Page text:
In the Dilworth Lab, our research is focused on how muscle
stem cells work to regenerate muscle tissue and how the environment they live
in can influence their ability to repair muscle damage. This capacity to
regenerate is necessary to replace, grow and repair our skeletal muscle
throughout our lives. When something goes wrong with the function of these stem
cells (called satellite cells), muscle tissue wastes away, which is the case
for people suffering from muscular dystrophies. And as we age, maintaining
muscle mass becomes increasingly difficult, also a result of changes in the
effectiveness of our satellite cells. We are trying to address both of these
areas by exploring how these stem cells respond to epigenetic influences, and how
we can modify the muscle environment in which these satellite cells live to
improve their regenerative function.
The idea behind epigenetics is that the hardwired DNA blueprint
in our cells can be influenced by the environment to shape our body's destiny. Indeed,
how our muscles are used (active versus sedentary) and nourished will make a
difference in how our DNA blueprint is utilized within the stem cells. We are
particularly interested in how epigenetic influences can change the way our DNA
is packaged within the cell, a process that greatly controls access to specific
genes within our hardwired genetic code. Different cells in the body need
access to different parts of our DNA. This DNA access is critical for cells to
be healthy and work properly as it allows the proper genes for a specific cell type to be turned on.
We are continually expanding our understanding of the genes necessary
to maintain muscle stem cells in a healthy, functional state. The goal of the Dilworth Lab is to understand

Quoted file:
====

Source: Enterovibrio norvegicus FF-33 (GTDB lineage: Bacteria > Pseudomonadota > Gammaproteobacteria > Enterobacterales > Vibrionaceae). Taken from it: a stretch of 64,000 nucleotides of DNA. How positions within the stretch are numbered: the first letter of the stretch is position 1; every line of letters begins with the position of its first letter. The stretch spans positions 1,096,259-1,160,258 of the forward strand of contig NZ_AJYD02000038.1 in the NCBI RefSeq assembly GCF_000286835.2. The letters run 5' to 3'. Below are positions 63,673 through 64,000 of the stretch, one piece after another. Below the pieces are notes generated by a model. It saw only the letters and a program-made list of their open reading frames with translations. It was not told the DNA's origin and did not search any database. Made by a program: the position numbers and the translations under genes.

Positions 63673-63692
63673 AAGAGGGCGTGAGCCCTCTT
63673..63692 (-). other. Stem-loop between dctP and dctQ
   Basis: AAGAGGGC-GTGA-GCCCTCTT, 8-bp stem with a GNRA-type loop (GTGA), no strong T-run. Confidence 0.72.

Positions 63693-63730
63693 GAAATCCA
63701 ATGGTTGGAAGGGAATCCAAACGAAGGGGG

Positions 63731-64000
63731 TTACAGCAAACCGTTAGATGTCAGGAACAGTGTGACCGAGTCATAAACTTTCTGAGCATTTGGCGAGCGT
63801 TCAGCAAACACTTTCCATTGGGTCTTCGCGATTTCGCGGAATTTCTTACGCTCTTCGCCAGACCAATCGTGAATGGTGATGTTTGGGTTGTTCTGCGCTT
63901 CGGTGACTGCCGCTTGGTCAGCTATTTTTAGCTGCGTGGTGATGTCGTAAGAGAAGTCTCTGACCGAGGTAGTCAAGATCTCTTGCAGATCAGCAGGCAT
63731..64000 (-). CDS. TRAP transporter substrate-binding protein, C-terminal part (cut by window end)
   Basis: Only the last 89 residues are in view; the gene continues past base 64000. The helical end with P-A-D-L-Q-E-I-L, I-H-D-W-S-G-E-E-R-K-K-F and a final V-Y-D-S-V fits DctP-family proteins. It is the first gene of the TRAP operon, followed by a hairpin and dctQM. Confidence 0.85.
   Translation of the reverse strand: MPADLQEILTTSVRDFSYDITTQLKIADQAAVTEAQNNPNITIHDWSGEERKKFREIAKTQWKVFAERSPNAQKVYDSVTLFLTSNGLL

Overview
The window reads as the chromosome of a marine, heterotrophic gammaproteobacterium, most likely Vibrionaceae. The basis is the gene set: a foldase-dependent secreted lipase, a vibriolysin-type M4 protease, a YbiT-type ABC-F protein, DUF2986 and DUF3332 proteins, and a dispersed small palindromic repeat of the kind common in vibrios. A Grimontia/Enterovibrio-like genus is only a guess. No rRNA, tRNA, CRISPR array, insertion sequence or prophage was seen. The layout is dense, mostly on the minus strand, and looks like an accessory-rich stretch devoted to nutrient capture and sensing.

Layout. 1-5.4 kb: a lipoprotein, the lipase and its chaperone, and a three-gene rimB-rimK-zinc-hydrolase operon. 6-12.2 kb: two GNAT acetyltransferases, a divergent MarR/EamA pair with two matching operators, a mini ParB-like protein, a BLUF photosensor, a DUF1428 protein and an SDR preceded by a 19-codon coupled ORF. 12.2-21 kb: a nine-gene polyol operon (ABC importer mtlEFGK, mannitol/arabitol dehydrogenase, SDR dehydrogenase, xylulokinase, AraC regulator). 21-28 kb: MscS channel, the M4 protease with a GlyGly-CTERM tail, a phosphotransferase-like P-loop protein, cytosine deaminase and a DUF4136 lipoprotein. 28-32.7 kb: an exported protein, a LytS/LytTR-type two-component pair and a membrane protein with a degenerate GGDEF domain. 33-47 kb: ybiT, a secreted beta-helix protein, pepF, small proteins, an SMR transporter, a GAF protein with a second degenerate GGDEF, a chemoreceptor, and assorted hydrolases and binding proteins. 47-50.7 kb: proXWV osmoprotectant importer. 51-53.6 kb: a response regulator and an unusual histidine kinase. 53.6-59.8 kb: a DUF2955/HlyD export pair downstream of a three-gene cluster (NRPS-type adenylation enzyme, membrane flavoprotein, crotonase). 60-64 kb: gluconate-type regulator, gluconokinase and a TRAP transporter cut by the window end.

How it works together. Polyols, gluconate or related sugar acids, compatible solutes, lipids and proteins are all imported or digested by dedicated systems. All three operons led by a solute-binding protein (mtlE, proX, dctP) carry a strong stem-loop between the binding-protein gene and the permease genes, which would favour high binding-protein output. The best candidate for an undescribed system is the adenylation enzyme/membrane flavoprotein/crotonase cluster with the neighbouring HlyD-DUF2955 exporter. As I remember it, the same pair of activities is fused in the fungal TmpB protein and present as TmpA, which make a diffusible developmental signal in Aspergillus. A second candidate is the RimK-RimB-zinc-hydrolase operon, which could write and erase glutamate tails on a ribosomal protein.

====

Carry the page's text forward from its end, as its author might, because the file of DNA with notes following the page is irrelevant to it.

why the genes that maintain stem cells in a healthy state sometimes get turned
off and how we can use epigenetics to turn these genes back on, so our satellite
cells can function properly and effectively throughout our lifetime.
H. Faralli, C. Wang, A. Benyoucef, S.
Sebastian, L. Zhuang, A. Chu, C. Palii, C. Liu, B.
Camellato, M. Brand, K. Ge, and F.J. Dilworth. H3K27-demethylase activity of UTX/KDM6A is
essential for skeletal muscle regeneration. Journal of Clinical
Investigation 126: 1555-1565, 2016.
M. Cassano, E. Planet, S.Sebastian, S.M. Jang, G.
Sohi, J. Choi, H.D. Youn, F.J.
Dilworth*, and D. Trono*. KAP1 functions as a phosphorylation-inducible activator of MyoD function
during skeletal muscle differentiation. Genes & Dev 29:
2015. *Co-corresponding authors
S. Sebastian, H. Faralli, Z. Yao, P.
Rakopoulos, C. Palii, Y. Cao, K. Singh, Q-C. Liu, A. Chu,
A. Aziz, M. Brand, S.J. Tapscott, and F.J. Dilworth. Tissue-specific splicing of a ubiquitously expressed
transcription factor is essential for muscle differentiation. Genes & Dev 27: 1247-1259, 2013.
Q-C. Liu, X. Zha, H. Faralli,
H. Yin, C. Louis-Jeune, E. Perdiguero, E. Pranckeviciene, P.
Munoz-Canoves, M. Rudnicki, M. Brand, C. Perez-Iratxeta, and F.J. Dilworth. Comparative expression
profiling identifies differential roles for Myogenin and p38a MAPK signaling in myogenesis. J Mol Cell Biol. 4 : 386-397, 2012.
S. Seenundun, S. Rampalli, Q-C. Liu, A.
Aziz, C. Palii, S.H. Hong, A. Blais, M. Brand, K. Ge, F.J. Dilworth. UTX-mediated
demethylation of H3K27me3 at muscle-specific genes during myogenesis. EMBO
Journal 29: 1401-1411, 2010.
S. Rampalli, L. Li, E. Mak, K. Ge, M.
Brand, S.J. Tapscott, and F.J. Dilworth. p38 MAPK signaling pathway regulates
recruitment of Ash2L-containing methyltransferase complexes to specific genes
during differentiation. Nature Struct Mol
Biol 14: 1150-1156, 2007.